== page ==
The optician begins the interview by using what her or she surmised during the assessment. Armed with that information the optician begins to ask a series of probing questions. What questions should be asked? One optician I know asks the same basic set of questions to every customer. She then follows up with a set of unique questions based on her assessment or the customer’s responses. I tend to use a more freewheeling approach. I do however ask every customer, “What do you like most about your current glasses? What do you like least?” I also ask, “What have you seen that has caught your attention?” 

Whatever questions you choose to ask, they need to be open-ended. They must always encourage the customer to explain something in detail. Questions must get the customer to explain how, when, where and why he or she uses their eyes and eyewear each day.  In fact, you could start each question with one of those key words. “How often do you…? How many hours a day do you…? When did you begin to notice that…? Why are you looking for…? How important is looking fashionable to you? What brand of progressive lenses are you wearing now?”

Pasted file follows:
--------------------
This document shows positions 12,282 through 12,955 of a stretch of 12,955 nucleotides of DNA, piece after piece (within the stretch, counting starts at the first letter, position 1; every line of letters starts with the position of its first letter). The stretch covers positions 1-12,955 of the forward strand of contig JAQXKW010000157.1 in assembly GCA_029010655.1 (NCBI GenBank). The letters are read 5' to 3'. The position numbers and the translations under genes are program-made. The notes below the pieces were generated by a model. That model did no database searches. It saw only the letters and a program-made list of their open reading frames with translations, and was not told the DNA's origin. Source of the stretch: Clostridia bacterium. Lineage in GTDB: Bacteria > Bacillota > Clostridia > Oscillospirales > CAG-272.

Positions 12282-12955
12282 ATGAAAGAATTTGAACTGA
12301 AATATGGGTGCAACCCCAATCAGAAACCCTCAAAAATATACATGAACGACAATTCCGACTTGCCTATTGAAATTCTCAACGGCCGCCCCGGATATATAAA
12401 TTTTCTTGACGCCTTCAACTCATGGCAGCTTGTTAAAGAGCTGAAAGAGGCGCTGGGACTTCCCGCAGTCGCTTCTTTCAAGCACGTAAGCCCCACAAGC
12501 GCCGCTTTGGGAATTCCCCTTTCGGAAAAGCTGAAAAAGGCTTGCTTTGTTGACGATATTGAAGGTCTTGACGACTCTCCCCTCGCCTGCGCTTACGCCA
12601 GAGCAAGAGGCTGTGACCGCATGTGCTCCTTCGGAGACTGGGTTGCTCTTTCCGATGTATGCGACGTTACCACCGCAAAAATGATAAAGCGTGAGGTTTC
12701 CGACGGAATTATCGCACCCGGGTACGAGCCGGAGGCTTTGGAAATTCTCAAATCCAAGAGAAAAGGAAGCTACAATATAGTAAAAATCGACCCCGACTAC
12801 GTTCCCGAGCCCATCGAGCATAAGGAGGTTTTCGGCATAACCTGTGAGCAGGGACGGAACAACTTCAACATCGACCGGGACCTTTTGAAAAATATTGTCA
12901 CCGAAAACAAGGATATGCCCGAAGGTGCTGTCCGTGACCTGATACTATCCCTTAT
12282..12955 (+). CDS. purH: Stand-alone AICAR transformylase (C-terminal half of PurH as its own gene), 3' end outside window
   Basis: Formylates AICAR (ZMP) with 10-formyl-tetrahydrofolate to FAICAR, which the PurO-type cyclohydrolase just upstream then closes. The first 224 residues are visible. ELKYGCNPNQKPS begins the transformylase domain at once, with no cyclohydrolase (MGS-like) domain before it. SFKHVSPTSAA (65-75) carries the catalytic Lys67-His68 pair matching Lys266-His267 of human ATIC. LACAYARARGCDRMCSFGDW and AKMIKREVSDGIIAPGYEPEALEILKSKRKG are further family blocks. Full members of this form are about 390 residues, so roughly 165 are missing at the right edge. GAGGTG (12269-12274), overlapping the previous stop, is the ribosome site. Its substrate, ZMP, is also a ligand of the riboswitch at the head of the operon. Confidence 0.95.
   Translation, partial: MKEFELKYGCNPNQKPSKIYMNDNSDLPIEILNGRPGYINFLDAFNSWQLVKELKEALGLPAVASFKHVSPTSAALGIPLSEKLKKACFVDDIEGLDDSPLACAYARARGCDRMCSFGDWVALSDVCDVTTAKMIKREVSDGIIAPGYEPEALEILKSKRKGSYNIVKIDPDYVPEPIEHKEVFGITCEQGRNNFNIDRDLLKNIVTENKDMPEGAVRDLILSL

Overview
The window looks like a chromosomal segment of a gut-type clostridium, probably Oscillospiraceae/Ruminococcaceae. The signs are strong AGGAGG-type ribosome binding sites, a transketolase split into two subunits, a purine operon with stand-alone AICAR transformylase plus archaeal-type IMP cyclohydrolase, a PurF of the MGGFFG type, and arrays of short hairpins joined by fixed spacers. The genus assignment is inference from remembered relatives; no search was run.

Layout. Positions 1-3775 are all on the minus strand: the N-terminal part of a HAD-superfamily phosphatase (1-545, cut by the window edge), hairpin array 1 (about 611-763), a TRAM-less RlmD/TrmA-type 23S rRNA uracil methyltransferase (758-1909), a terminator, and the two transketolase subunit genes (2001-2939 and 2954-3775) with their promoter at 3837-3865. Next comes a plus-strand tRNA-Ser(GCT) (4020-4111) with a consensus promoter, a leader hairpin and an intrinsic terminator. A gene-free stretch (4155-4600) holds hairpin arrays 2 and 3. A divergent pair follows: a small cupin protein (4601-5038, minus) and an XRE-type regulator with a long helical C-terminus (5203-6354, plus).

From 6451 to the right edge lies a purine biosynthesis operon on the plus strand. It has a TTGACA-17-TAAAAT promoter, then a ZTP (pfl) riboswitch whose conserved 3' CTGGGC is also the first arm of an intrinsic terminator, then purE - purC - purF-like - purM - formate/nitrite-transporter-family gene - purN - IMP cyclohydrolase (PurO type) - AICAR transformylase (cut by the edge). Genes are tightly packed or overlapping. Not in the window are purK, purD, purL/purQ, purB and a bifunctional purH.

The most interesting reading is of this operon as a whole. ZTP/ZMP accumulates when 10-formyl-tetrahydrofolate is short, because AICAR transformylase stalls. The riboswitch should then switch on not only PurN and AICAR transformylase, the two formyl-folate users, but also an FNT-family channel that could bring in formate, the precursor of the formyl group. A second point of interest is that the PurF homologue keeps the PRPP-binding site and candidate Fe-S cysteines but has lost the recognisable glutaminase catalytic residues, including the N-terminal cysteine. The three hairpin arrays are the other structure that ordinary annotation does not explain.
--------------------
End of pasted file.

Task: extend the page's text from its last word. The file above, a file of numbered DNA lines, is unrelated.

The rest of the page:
I always ask questions about wardrobe and color preferences. “Do you always wear your hair that way? What color do you look best/worst in? What types of clothes do you prefer to wear-business, casual, or sporty? How would you describe the shape of your face?” I find that getting the customer focused on her appearance and how it might be enhanced takes the focus off of price. In fact, it is unusual for customers to ask me how much the frames cost.

The interview continues until the optician feels she has a command of what the customer needs, wants, and desires. Only then can she begin to recommend products. Making recommendations before this point could result in losing the customer’s interest simply because the product offered is not specifically what the customer is looking for. Remember, you are looking to increase a customer’s desire for the product(s) you recommend. The desire will be highest for the product the customer has in mind, that is, what the customer sees as the most valuable.

Bill Borover was an ophthalmic consultant who some readers might remember. One of Bill’s favorite expressions was, “Practice does not make perfect. Practice only makes permanent. Perfect practice makes perfect.” Bill’s axiom applies to learning to conduct an interview that finds out what a customer is looking for. It is much easier to get the customer to open up if and when the optician has done a good job of opening the sale.   

I can tell you that most of the interviews I observe are woefully incomplete. The optician generally asks one or two questions and then quickly will move on to demonstrating products. It seems easier to “let the products do the talking,” so to speak, than to ask a lot of questions. The merchandise approach to selling, however, is an error because it is too random. What works better is to use what you learn from the interview to recommend products.ODT